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Cook with passion for music helps varsity choir sing its way to fame

By Charles Ngeno

Narok, Kenya: When David Tamba, then working as a cook in the catering department at Moi University, was transferred to the Narok University Constituent College in 2009, his heart sank.

Tamba had been a dedicated member of the university’s choir and to him, the transfer heralded an end to a pastime he cherished.

“There were very few students when I joined Narok University College (Now Maasai Mara University) and I thought I would not sing again,” said Tamba.

But never one to give up, Tamba says immediately he reported to his new station, he approached the Dean of Students and asked to establish a choir.  Much to his surprise, the Dean endorsed the idea and even asked him to be the patron.

He then put up a notice inviting students interested in joining the choir to audition.

 “The shock on the faces of some of those who turned up was discernable, with some dropping the idea altogether and instead choosing to be spectators,” he says.

But he would later win the confidence of those who signed up after proving his mettle as an accomplished musician.  And he has never looked back since.

200 members

While the choir initially had only 24 singers, today it boasts a bountiful 200 members.

The choir’s first public appearance was during the 2010 Madaraka Day celebrations in Narok where they performed Mbinguni Hakuna TKK (There is no bribery in heaven).

The song warns those who engage in the bribery to ditch the vice or risk facing the wrath of God.

“The public demanded that we perform another song but unfortunately we had only prepared to present one.

They then demanded that we perform the Mbinguni Hakuna TKK again and we obliged. By the end of the ceremony, we had sang the number four times,” he says, chuckling.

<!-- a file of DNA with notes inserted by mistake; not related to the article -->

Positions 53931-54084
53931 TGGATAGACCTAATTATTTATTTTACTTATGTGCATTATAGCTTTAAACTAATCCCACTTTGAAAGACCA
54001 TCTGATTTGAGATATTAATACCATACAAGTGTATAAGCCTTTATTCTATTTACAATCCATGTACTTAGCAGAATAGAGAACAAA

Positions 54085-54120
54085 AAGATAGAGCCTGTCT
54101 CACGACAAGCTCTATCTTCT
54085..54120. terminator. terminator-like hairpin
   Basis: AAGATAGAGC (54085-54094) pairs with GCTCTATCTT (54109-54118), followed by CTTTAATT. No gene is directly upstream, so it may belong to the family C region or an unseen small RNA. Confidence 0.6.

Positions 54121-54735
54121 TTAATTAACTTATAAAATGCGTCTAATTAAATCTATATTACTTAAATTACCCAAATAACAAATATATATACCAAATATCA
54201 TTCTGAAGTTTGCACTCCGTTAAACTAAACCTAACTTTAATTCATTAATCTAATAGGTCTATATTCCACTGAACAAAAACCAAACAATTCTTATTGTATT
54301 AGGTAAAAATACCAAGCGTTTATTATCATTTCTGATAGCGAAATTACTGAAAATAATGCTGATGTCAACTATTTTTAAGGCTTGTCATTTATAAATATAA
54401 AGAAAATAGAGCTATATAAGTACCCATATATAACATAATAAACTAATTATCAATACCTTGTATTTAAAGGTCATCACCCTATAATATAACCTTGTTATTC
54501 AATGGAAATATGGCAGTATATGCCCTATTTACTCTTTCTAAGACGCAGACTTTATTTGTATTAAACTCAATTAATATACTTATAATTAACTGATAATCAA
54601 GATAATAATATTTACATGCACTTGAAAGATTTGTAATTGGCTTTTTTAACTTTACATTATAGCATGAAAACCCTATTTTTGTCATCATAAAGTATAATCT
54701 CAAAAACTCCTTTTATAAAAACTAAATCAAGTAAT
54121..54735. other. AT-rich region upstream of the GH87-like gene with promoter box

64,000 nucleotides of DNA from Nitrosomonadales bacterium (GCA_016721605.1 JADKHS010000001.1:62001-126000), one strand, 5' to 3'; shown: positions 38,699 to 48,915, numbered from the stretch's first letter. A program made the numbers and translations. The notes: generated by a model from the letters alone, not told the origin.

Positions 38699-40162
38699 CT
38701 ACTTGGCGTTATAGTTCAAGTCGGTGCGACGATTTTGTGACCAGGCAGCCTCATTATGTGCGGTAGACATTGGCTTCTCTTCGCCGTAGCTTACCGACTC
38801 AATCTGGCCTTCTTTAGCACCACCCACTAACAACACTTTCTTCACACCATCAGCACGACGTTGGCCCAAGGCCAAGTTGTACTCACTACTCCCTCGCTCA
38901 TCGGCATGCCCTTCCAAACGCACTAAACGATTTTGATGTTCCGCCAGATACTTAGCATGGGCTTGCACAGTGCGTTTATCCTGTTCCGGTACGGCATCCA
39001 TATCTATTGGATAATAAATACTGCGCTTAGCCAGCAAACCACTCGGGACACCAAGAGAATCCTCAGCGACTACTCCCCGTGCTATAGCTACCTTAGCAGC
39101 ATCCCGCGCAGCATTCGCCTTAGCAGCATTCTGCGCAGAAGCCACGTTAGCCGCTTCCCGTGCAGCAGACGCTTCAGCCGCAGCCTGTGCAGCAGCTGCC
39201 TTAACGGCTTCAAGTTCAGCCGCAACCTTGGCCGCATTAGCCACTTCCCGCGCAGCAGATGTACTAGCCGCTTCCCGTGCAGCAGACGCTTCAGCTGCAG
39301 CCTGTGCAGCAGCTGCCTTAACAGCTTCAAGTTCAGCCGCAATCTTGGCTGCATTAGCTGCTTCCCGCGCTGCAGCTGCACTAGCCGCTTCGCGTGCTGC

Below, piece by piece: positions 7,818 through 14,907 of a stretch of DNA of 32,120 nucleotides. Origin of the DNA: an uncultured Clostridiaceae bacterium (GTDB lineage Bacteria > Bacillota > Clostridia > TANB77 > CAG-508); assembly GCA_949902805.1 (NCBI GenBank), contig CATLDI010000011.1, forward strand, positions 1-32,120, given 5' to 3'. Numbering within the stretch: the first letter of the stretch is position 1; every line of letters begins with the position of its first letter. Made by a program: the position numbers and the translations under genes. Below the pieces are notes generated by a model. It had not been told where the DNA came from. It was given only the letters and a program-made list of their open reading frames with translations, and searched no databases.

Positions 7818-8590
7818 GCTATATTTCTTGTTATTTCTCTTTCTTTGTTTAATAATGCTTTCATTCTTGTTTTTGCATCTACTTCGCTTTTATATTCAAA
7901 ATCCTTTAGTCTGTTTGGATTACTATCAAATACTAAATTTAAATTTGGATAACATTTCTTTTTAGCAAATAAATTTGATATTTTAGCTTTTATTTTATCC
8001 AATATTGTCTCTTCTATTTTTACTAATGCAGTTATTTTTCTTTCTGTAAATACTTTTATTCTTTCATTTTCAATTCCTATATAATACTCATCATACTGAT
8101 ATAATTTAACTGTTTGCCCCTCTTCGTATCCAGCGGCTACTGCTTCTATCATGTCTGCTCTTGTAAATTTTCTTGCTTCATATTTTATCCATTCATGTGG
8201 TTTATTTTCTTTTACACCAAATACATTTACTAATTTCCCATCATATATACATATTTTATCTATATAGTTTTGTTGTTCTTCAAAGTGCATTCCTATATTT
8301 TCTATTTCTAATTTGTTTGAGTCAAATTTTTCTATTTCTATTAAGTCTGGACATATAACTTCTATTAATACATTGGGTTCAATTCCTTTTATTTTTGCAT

In 2011, the choir’s attempt to take part in the the Kenya National Schools and Colleges Music Festival came a cropper due to lack of funds

But lady luck would come knocking on the choir’s door when the Presidential Events Organising committee slotted newly chartered universities to perform during the 2011 Mashujaa Day celebrations.

Riveting performance

Although Narok University had not been given a charter yet, Tamba’s name preceded him in musical circles and that is how the choir earned a slot to perform at the function.

“We were told to propose a song to present at the function and we selected three. When the day came, our performance was among the best,” said Tamba, adding that their riveting performance prompted the university to buy them uniforms.

Tampa who doubles up the as the choir’s director says, “I liked music since childhood. I later studied it at Maseno School under the tutorship Mr Artickson, a Briton.”

He recalls that while in Form Three at Maseno school, the institution’s choir, in which he was the conductor, emerged tops in the annual music festival.

In the 2012 National Music Festivals held in Meru, the choir also scooped several awards.  The catering professional promises to give other universities a run for their money in this year’s fete being held in Nakuru.

Most of the songs that the choir presents revolve around patriotism, heroism, peace, love and unity.

But it has not been all rosy for the musician as singers leave college upon completion of their training, forcing him to scout for fresh talent.

Tamba, a father of four, attributes the success of the choir to discipline and dedication

“Lateness or making and taking phone calls are not allowed during the one hour session that the choir trains every day. We also put God first in everything we do,” says the director.

The 46-year-old from Lugari, Kakamega County also composes songs on contemporary issues. One such songs is Amani kwa Ajili ya Watoto (peace for the sake of the children) which highlights the trauma children go through during civil strife, which he composed after the 2008 post-election violence.

Tamba is also the proprietor of Semi-Breve Music School in Narok that offers lessons in piano, guitar, song writing and voice to upcoming musicians. There is no going back for this chef turned accomplised musician as he seeks to win even more awards.